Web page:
By Adam Hoge-
CLEVELAND (CBS) — As multiple reports went public about teammates privately not supporting him, Jay Cutler took the field at First Energy Stadium with the weight of a franchise on his powerful right arm.
He already knew a large portion of the Chicago Bears fan base did not support him. He already knew that former teammates like Brian Urlacher did not support him. But now, two separate reports Sunday morning indicated that some of his own teammates thought backup Josh McCown should be playing against the Browns instead of him.
All of this with the Bears' playoff hopes on the line.
"I would be crapping my pants if I was him," wide receiver Brandon Marshall said.
Cutler sort of did crap his pants. Just not literally.
Despite completing eight of his first 13 passes, two of them were interceptions, one of which was returned for a touchdown by Browns safety Tashaun Gipson, giving Cleveland a 10-3 lead with 8:14 left in the second quarter.
Essentially, a full-blown crisis was developing in Cleveland. The worst case scenario was playing out not only for Cutler, but also for first-year head coach Marc Trestman, who never wavered in his support of the polarizing quarterback.
Cutler was not aware of the reports Sunday morning claiming some teammates did not support him as the starter, but he was worried about that exact same issue earlier in the week and he admitted he felt pressure Sunday.
"Yeah, I'd be lying if I didn't say there was (pressure). With everything on the outside, and as well as Josh has played, but this was the plan all along and no one really flinched in our building," the quarterback said.
Cutler knew early in the week that he'd likely be cleared to play against the Browns and he was worried that some of his teammates would not be supportive, given that McCown was coming off a performance against the Cowboys that earned him NFC Offensive Player Of The Week honors.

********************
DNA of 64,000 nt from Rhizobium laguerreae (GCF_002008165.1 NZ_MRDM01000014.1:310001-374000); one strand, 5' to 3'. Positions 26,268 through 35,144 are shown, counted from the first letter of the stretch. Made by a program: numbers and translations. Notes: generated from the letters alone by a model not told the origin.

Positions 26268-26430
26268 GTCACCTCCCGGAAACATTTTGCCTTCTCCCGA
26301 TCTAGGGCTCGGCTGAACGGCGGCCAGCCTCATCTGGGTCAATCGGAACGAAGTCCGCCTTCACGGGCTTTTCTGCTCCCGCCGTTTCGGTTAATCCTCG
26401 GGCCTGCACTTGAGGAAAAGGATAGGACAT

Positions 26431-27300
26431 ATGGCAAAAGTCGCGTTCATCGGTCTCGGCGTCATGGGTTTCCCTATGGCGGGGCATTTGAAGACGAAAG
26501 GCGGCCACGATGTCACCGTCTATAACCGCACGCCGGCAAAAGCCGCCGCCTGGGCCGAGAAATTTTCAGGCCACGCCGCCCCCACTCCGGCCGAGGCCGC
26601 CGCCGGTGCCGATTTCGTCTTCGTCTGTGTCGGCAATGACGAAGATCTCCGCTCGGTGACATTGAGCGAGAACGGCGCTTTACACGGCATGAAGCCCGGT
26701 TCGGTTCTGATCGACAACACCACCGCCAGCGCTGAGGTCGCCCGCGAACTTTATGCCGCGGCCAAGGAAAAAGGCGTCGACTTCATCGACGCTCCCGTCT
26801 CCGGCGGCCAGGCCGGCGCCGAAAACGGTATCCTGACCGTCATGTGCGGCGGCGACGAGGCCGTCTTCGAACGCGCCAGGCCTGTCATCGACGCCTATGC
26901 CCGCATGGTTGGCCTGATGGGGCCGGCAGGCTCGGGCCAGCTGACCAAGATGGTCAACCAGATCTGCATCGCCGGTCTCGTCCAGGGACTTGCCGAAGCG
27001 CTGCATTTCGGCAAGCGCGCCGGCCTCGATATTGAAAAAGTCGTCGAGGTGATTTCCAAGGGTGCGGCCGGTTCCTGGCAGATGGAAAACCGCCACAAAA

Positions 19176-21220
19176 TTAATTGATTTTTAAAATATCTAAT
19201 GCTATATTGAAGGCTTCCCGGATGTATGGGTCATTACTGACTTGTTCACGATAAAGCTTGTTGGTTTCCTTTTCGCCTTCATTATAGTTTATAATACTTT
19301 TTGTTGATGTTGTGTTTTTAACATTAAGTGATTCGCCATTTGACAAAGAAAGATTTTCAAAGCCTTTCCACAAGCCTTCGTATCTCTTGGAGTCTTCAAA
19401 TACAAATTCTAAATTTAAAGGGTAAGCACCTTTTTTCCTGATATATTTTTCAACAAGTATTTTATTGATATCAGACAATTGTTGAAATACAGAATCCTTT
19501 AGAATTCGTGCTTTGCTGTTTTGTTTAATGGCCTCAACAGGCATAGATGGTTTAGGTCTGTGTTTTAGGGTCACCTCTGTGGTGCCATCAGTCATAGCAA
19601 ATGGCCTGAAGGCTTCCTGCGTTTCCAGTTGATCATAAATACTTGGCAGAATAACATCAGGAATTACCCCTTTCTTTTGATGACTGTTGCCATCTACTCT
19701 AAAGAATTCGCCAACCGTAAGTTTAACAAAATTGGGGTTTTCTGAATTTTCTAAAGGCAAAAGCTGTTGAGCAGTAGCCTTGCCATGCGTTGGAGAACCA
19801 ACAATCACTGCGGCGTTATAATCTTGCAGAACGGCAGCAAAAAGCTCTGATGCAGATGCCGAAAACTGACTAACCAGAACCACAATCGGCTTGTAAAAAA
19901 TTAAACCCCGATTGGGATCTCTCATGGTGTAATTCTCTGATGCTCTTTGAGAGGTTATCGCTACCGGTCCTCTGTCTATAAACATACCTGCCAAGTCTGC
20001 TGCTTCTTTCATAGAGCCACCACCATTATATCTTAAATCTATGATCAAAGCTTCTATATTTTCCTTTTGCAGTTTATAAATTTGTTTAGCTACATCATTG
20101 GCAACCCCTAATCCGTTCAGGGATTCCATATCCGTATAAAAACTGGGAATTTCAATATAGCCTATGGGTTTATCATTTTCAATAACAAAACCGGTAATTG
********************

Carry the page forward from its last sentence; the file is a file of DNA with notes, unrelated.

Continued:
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"I felt the need to talk to some people," Cutler admitted. "I talked to (Brandon Marshall), I talked to Matt (Forte), I talked to the linemen, just to let them know, because I don't know how they feel. I had a good feeling about how they would react, but I just wanted to talk to them man-to-man and be like, 'hey, if you have a problem with this, I want to know, because this is a team game.' And no one reacted negatively, no one flinched. Everyone was all-in on it and I appreciate it. Those guys doing that for me and playing the way they did, it was fun."
Cutler specifically called the offensive line together on Tuesday to make sure they were on-board with his comeback.
"We love to have him back," left tackle Jermon Bushrod said when asked about the reaction to that meeting. "C'mon, it's Jay. It's our guy, he's the quarterback here. And we're glad he's back. We're glad he's healthy."
It helped that Trestman's message inside Halas Hall was the same all along.
"We understood Josh was playing great, but Josh understood at the end of the day that when Jay was 100 (percent), he was coming back and this was his offense. And it's a great situation for us to be in," Bushrod said. "That just goes to show that coach is loyal to his word and Josh understood that and he kept preparing the way that we needed him to."
Fair or not, the situation put a lot of pressure on Cutler and reflected on the head coach. The decision to go back to Cutler as the starter, while logical and somewhat obvious because he's the best quarterback on the roster, was still Trestman's biggest move in his brief tenure with the Bears.
"I don't look at anything as me having something at stake," Trestman said. "Every decision we make is completely within the interest of our football team and what's best at this time. We had a plan going in. We had a plan for the last month."